JM: Yes, you should pay attention to the news, but relying solely on the news will get you into trouble. For example, let’s say the Federal Reserve raises interest rates. Will the dollar soar or fall? Using fundamental analysis, you can argue for both scenarios: 1) higher interest rates are bullish for the US dollar because it means the Fed thinks the US economy is getting stronger; or 2) higher interest rates are bearish for the US dollar because they make borrowing more expensive, and that slows the economy.
See? Same news, opposite interpretations, yet each one is perfectly logical!
With Elliott Wave analysis, you don’t have that. You know what the larger Elliott Wave pattern is, so regardless of the news-driven volatility, you know the larger trend. That means you can remain objective and not confuse yourself with the hour-by-hour news and the "fundamentals."
In my work, I do follow the news, I just use it differently. As technicians, we already know based on chart patterns where the market should go. We look at its reaction to the news and see how it fits into the Elliott Wave pattern.
Many traders shy away from taking risks around big news events, and I don’t blame them, because volatility can be tremendous. But we’ve had some good success over the years at forecasting the markets before a big news reportâ€¦because we already know the larger trend! If wave patterns show a clear bullish or bearish set-up in front of the news, we’ve often been able to use the subsequent volatility to our advantage.
Besides that, why do I use Elliott Wave analysis, in general? It just fits my personality.
More from Jim: Merits of Elliott Wave Analysis
VP: How did you learn Elliott? How long was it before you were able to make confident forecasts? Where should one start with applying Elliott Wave analysis to forex?
JM: About 30 years ago, in the mid-80s, I first saw Robert Prechter, Elliott Wave International’s president, on TV. He had quite a following and was on almost every week. I watched his forecasts come true, for the most part, and that certainly gets your attention. As many people did, I ordered his book, Elliott Wave Principle—Key to Market Behavior, read it, and that was it.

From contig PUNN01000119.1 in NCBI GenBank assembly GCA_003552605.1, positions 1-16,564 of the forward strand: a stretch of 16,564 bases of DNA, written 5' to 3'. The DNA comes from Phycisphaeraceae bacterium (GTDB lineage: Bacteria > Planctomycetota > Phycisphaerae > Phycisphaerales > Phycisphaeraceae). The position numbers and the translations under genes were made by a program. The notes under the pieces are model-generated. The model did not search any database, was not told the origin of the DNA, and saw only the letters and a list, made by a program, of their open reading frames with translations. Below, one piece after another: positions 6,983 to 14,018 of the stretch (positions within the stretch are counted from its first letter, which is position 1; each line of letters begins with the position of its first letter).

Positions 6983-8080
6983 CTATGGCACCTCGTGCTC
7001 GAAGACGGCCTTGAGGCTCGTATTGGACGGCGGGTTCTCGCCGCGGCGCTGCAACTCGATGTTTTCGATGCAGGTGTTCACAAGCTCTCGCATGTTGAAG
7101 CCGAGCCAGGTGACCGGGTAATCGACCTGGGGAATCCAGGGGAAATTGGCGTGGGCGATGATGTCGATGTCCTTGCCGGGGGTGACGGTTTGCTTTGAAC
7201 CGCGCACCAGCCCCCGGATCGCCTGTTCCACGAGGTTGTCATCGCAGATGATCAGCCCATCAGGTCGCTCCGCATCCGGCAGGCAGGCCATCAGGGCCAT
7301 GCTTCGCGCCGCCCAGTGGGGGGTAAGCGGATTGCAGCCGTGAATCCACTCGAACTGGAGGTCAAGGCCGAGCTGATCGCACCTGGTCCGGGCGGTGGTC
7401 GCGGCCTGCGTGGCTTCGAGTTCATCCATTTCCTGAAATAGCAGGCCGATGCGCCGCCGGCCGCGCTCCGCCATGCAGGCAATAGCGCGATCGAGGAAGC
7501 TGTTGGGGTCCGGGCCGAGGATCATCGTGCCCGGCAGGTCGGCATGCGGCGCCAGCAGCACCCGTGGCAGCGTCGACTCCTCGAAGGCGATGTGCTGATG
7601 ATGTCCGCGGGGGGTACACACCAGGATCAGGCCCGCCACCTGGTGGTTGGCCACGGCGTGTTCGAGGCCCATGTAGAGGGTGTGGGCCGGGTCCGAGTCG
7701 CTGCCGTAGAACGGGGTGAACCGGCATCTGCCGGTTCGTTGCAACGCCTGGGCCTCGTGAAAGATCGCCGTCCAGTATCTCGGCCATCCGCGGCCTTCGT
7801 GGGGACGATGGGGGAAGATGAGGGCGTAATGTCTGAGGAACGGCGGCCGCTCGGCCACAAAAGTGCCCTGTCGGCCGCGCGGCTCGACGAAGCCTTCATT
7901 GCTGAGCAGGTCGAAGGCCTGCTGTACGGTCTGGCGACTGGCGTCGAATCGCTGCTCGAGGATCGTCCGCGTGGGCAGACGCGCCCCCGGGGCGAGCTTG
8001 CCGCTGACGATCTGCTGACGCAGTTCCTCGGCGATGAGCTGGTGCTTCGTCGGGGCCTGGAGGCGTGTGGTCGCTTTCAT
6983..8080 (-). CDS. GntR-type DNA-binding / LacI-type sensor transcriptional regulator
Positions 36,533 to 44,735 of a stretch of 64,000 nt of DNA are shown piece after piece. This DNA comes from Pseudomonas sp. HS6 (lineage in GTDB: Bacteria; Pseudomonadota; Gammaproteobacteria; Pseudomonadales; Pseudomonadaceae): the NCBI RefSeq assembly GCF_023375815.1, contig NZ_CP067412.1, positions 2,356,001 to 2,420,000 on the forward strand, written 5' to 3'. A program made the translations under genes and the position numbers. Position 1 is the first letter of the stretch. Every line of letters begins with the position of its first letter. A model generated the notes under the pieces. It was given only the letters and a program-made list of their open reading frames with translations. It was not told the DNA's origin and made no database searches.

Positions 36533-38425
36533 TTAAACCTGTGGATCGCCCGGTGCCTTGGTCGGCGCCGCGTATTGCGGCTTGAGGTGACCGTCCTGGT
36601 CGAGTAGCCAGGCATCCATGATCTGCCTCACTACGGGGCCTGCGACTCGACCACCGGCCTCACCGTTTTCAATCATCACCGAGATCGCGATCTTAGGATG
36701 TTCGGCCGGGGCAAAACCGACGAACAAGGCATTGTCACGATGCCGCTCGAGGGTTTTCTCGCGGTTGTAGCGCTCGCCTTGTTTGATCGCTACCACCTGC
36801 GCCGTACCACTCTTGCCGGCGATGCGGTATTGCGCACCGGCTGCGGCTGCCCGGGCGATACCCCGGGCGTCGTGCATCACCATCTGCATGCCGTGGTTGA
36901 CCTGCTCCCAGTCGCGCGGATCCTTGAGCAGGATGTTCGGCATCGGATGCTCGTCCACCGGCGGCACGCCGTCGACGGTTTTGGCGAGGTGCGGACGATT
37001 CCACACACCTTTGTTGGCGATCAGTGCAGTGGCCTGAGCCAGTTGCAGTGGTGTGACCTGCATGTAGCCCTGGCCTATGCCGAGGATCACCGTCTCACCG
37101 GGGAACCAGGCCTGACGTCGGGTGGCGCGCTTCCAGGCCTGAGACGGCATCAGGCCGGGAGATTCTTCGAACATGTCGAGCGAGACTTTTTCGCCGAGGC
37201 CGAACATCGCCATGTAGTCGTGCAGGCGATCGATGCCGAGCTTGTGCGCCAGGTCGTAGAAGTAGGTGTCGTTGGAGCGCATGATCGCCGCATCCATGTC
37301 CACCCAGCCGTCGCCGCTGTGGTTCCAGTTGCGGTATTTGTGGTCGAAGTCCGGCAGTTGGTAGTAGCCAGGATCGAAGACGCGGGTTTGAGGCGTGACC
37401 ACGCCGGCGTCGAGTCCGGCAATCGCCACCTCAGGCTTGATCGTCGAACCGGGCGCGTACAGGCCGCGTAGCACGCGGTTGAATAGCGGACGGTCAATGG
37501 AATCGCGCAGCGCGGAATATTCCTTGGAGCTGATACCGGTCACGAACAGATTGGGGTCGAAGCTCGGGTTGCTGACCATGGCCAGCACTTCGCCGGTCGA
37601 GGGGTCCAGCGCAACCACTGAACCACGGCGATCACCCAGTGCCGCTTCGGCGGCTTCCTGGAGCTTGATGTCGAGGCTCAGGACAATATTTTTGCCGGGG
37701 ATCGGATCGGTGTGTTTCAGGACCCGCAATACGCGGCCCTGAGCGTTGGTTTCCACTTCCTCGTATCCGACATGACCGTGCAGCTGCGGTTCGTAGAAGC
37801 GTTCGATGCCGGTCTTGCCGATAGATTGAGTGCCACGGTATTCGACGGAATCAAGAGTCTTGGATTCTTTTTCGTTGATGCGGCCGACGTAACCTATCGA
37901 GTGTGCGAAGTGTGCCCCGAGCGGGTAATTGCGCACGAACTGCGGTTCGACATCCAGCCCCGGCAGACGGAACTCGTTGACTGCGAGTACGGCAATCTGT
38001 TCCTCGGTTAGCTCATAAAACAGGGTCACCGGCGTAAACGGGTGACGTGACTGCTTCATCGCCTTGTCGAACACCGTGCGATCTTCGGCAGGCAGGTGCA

The first two chapters tell you everything you need to know. It’s not an easy read; you do have to stop and think. There is really not a wasted word in those 70-some pages. It took me several readings, and even now I go back and re-read them every once in a while.
I started, like most people, by applying Elliott Wave analysis to equities, but after joining EWI in 1993, I’ve applied it to virtually every market we cover (about 60 of them, give or take), and in all time frames. So I’ve seen it work in every situation.
How long did it take to learn it? Well, I never stopped! Just the other day, I again watched one of Prechter’s old videos on applying Elliott Wave in practice.
Learning the basics with a few good books will help you tremendously. So, if you’re a forex trader interested in Elliott, start with Bob Prechter’s book, watch my videos, and then you progress to label your own charts.
Over the years, I’ve seen that the most successful forex traders are not those who blindly follow my forecasts. It’s those traders who do their homework, and who do their own analysis, Elliott Wave or something else.
They think for themselves, and when they put on a trade, it’s because they have their own conclusions. Once they’ve done that, then they look to see what my research is suggesting. If we agree on the trend, they have greater confidence. If we disagree, then the real work begins: Why do we disagree? What price levels need to break to make their wave interpretations work and mine fail, and vice versa?
That brings up another important point. Some say it’s confusing that you may sometimes have a couple of different Elliott Wave interpretations of the same price move. But the real question is, do they point in the same direction? If so, that’s not confusing, it’s a confirmation!
Those subscribers who do their own Elliott Wave, as long as their wave counts and mine give at least a common price target and stop-loss level, they can go ahead and act anyway. The market will eventually decide which Elliott Wave count is right, but if the trend is clear, go with it.
That’s how I use Elliott Wave analysis.
Interview by Vadim Pokhlebkin of ElliottWave.com